Sheaffer always gets the prize for the most intricate filling system with the Snorkel. Parker should be up for some kind of prize for one of the wackiest fillers in the 61 capillary filler.
Both pens were born in the waning era of the fountain pen when all designs were fighting to match the ease of use of the new ball points. The Snorkel was invented to give the users a pen they never had to wipe up after filling. The 61 capillary filler was along the same lines. The capsule inside the barrel contains a roll of teflon coated film. To fill, the capsule end is dunked in ink and the spaces between the film suck up ink by capillary action - thus the name. A feed extension is at the center of the teflon roll and takes ink to the section, feed and nib. It's a clever solution that works perfectly well unless the user fails to clean the pen and allows ink to dry in the filler.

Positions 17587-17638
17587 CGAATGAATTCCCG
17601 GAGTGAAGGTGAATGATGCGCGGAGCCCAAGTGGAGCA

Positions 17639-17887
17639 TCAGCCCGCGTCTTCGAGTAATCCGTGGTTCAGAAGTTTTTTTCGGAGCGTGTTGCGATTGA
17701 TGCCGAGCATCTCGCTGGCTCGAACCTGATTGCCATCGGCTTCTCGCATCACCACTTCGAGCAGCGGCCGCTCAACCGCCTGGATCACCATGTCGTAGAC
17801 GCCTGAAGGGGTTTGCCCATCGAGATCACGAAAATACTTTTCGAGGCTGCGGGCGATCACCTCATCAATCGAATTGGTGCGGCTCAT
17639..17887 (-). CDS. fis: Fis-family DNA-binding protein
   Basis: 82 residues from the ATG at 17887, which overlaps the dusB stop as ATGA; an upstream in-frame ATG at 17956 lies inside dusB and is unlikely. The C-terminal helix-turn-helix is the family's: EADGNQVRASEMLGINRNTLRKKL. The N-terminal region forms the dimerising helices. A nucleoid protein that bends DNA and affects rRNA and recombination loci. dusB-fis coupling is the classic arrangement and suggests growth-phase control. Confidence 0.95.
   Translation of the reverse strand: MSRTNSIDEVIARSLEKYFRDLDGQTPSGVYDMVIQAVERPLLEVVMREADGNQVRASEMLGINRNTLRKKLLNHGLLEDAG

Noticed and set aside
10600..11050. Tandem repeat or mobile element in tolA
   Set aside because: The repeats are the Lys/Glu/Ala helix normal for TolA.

This capillary filler works perfectly. And, if flushed gently with a bulb syringe after use it will continue to work flawlessly for decades. In that respect, it really isn't any more difficult to clean than most cartridge filling pens.
The teal colored shell is not original to the pen. The arrow on the original shell was missing and I thought this teal replacement offered some nice color against the silver of the cap and barrel. The brushed steel Flighter cap and barrel are unmarred but for a few, minor use and wear marks. There are no dents or scratches and the jewels are perfect.
The nib is a lovely oblique medium - right oblique. It is smooth and amazing to use.